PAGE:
Why Video-Based Safety? 

Why Video-Based Safety?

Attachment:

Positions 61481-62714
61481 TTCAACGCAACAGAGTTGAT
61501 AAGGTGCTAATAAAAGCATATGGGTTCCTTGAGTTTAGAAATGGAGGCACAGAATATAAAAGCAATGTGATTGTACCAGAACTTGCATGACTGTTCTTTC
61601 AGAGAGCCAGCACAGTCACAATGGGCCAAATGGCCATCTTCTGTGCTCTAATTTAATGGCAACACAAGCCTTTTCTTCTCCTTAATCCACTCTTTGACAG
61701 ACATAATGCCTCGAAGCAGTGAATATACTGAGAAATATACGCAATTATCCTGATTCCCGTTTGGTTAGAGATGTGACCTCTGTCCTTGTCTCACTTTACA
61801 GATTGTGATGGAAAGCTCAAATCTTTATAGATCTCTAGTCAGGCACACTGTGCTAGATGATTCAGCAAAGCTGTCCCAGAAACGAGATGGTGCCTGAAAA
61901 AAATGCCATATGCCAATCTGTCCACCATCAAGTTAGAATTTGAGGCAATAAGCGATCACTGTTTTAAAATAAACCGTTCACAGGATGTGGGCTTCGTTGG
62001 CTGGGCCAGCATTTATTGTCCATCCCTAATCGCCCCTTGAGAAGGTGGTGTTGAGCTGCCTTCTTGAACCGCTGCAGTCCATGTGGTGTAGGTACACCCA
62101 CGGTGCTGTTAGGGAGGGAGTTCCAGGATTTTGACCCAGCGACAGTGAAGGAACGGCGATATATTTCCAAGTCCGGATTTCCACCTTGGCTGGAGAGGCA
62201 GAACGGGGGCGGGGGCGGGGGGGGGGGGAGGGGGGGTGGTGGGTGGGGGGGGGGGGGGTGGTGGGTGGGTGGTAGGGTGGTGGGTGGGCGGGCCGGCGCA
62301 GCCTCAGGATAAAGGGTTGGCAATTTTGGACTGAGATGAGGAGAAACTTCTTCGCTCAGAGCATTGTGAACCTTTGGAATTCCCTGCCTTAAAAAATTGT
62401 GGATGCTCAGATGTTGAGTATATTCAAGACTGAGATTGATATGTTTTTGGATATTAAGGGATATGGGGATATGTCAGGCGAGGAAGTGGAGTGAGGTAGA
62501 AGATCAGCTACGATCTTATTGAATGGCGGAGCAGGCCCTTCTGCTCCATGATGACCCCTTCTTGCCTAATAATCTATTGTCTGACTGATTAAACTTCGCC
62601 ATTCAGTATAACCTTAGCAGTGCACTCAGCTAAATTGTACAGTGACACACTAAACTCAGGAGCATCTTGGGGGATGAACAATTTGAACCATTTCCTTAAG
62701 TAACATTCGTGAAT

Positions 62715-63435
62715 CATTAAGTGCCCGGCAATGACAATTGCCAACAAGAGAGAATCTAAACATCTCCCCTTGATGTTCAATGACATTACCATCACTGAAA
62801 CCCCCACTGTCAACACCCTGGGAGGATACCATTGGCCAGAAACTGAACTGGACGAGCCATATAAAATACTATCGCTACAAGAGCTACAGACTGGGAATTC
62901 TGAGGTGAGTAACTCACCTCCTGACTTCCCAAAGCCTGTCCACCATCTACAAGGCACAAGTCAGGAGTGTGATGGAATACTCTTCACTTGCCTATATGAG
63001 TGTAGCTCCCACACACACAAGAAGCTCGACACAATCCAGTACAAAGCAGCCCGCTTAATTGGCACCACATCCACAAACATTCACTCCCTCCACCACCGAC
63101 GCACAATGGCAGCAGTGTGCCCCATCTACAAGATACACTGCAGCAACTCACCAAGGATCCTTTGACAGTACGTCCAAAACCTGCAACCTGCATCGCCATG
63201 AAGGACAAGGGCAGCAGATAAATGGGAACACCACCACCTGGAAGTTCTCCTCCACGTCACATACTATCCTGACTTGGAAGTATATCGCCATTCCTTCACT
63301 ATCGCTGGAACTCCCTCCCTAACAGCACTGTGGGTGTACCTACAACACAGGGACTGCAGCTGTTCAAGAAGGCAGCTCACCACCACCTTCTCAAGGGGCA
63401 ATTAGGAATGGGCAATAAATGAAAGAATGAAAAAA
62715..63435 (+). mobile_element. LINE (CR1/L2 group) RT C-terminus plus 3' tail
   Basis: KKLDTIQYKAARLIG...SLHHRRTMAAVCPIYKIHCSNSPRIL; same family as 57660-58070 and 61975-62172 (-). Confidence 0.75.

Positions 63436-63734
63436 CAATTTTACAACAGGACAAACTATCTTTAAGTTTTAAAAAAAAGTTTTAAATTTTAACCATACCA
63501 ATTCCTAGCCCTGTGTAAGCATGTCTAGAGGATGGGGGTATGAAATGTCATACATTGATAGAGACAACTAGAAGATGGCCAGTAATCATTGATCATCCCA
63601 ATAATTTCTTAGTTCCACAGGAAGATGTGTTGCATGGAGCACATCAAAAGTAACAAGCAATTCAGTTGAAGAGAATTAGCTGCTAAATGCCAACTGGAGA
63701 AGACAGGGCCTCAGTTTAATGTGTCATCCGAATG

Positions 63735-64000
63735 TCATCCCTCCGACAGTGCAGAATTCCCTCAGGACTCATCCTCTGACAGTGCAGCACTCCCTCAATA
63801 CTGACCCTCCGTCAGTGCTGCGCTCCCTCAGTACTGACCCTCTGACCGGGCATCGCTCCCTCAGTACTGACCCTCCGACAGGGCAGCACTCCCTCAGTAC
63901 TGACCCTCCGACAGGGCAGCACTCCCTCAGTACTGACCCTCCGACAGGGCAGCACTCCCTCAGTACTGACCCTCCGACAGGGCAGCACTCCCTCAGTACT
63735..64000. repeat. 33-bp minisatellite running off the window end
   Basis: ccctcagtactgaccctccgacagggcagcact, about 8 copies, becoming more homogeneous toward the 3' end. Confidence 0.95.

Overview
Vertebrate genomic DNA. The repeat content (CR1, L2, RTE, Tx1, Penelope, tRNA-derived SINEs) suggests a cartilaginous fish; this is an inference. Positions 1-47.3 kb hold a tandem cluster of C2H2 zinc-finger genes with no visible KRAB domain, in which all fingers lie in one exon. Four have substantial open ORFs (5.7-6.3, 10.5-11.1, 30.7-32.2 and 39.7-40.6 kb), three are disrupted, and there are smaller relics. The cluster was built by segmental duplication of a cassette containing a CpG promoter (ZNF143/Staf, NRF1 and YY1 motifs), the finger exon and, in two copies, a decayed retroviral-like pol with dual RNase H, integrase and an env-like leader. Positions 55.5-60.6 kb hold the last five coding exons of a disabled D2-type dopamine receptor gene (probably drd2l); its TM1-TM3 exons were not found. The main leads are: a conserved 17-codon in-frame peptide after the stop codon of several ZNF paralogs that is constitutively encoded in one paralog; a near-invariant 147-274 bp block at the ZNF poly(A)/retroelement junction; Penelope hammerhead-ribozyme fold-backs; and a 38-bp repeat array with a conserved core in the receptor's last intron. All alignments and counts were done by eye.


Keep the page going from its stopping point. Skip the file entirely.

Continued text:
Why Video-Based Safety?  This year, the National Highway Traffic Safety Administration (NHTSA) reported a 2.4% decrease in fatal motor vehicle crashes, extending an overall downward trend in road fatalities in 2018, even with more recorded miles driven. On the other hand, when the data are broken out, it’s clear that the trend is not universal across all transportation modes.  Road fatalities involving large trucks, defined by the NHTSA as vehicles with gross vehicle weight over ten thousand pounds and including buses, increased. We can point to at least three reasons that could contribute to the divergence:  Vehicles themselves – Compared to cars, the absolute number of bus accidents is extremely low; however, buses do not always have the same level of protection (e.g. seat belts) that passenger cars do. Buses are more prone to rollover risk. If a serious accident does occur, injuries tend to be more severe.  Drivers – For transportation providers and public transit agencies, the driver is still the first and perhaps only line of defense. Despite stringent training programs, research still points to human error as a primary cause of accidents in public transit. Common reasons for motor vehicle safety issues include distracted driving, alcohol-impaired driving, speeding, improper vehicle operations and road rages. Increasingly, cabin distractions, including direct threats on drivers are also a factor. Once buses leave the terminal, operators do not have tools to understand conditions affecting safety.  Technology differences – The NHTSA points out that vehicle improvements, like electronic stability control, have contributed to overall declines in road fatalities in cars. More recently, “automated technologies” such as automatic lane departure, collision avoidance alerts, adaptive cruise control and automatic braking have become widely available on cars. These technologies are designed to counteract distracted driving and errors in judgement and may account for continuing declines in fatal accidents in automobiles.  Preliminary...